It starts with an incident with the three of them together, and ends with a huge costume ball where almost every character shows up and things get much more resolved than they should. Then it goes even farther and gives us an 8-years-later epilogue that ties everything up even more neatly. And–horror of horrors–it has a character who gets obsessed with a particular philosopher and makes proclamations about what he would’ve said about the various situations. (Usually when writers do this is Schopenhauer. This time it’s Spinoza.)

Interesting ideas, I guess, but far too neatly constructed for my taste.

A Burning by Megha Majumdar

Well, this book was devastating. It’s not terribly long, but it’s dense. You’re instantly thrown into the midst of the lives of three characters whose lives intersect, but only glancingly. I couldn’t put it down, even as the horrors piled up. It also pulls off a plot point that turns heavily on facebook without a hitch—something a lot of writers seem to struggle with.

It’s also rare to have a novel so squarely addressing social problems without ever feeling like that was how it came to be–because it’s so personal, so specific, so eminently plausible, which makes it all the more horrifying. And somehow, it’s also funny. And beautifully written. It’s rare to have this kind of fully baked self-assuredness in a debut.

Transcendent Kingdom by Yaa Gyasi

This is the story of Gifty, born in Alabama to a mother who came there from Ghana. She is a neuroscience PhD candidate at Stanford, where her research program involves trying to figure out why her brother became an addict and died of an overdose when she was a child. As part of this inquiry, she also reexamines her upbringing in an evangelical church and her relationship to God, which has changed a lot as she’s grown up and become a scientist.

In the present, her mother has come to stay with her in California, which has prompted a series of memories from childhood, centered around the loss of her brother and her experience in the church, helped along by a review of her childhood journal. It’s awfully heavy on theoretical exploration–it’s so nearly constructed to discuss the relationship between brain and self, and what role, if any, God has in that–but it mostly saves itself by being very personal at the same time.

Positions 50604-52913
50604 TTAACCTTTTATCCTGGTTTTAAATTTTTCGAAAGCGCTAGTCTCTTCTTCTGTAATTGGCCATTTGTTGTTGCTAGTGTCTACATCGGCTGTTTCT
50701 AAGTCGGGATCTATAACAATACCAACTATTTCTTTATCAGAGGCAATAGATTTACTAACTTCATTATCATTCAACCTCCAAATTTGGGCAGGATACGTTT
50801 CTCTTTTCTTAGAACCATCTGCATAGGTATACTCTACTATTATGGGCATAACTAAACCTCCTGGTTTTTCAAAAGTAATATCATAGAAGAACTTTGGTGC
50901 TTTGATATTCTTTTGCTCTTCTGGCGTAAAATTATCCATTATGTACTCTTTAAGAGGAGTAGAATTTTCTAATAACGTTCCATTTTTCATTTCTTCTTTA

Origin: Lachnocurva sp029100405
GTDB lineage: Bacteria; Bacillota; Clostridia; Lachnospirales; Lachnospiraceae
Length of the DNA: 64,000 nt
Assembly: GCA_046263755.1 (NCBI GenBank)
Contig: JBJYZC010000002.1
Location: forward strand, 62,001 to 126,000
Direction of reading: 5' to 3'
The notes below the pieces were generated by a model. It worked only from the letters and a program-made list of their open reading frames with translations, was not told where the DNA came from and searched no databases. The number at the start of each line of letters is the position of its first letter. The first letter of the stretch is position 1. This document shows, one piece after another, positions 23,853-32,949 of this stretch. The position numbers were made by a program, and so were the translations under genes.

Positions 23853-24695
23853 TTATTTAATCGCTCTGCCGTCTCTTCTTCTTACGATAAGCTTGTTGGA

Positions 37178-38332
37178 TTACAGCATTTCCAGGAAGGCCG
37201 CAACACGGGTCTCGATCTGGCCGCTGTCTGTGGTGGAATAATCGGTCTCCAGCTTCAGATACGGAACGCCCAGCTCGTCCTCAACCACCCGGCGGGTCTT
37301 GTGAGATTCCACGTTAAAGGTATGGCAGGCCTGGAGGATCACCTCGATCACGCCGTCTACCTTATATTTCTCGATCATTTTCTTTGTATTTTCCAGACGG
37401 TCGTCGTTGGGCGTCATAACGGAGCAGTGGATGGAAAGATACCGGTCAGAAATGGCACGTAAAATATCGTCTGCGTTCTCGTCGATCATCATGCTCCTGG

I prefer my philosophy to take more of a back seat to the personal story, but both components are here, and it certainly kept me reading and enjoying.

The Night Watchman by Louise Erdrich

Louise Erdrich is pretty consistent. She writes well, she creates colorful characters, she knows how to put together a narrative–but it just isn’t my style. I’m sure there’s part of it that’s cultural–she writes almost exclusively about Native Americans, often Chippewa, and there are aspects of world view I just can’t relate to–but I don’t think it’s just that. I want my fiction to feel more intimate than hers usually does. I’m more intrigued by internal struggle.

This book has the added complication of being set in real historical events, a 1953 attempt by the. U.S. government to terminate the Turtle Mountain band of Chippewa, which Erdrich’s grandfather was involved in resisting. That drama is the main structure of the book, and then there’s an individual love/family drama set within it, but they mesh awkwardly for me. Like she was trying too hard to put them in the same book.

Actress by Anne Enright

First, I have an obvious soft spot for Irish novels. Something about the sensibility.

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This is a quiet novel–and one about late middle age, I think, even though the central figure is nominally a glamorous actress in all stages of her life. It’s about identity–of yourself in relation to your parents (and your parents for themselves). All the drama is the mother’s, but the impact is the daughter’s. There is a bit of a mystery, but it’s never fully solved.

So many of the facts of the book–of the narrator Nora’s life, really–are obviously fully formed but never much discussed; they just are. Her life, her house, her marriage, her children. It takes skill to create backgrounds like that.

There’s a lot of gender stuff going on here, which the book acknowledges by having a character remark on it, something the narrator doesn’t seem to like. That creates an interesting dynamic.

I’m never quite sure how I feel about books that just sort of drift through memory, pausing on things as they tie into some present thought. A book that’s about a life rather than an episode.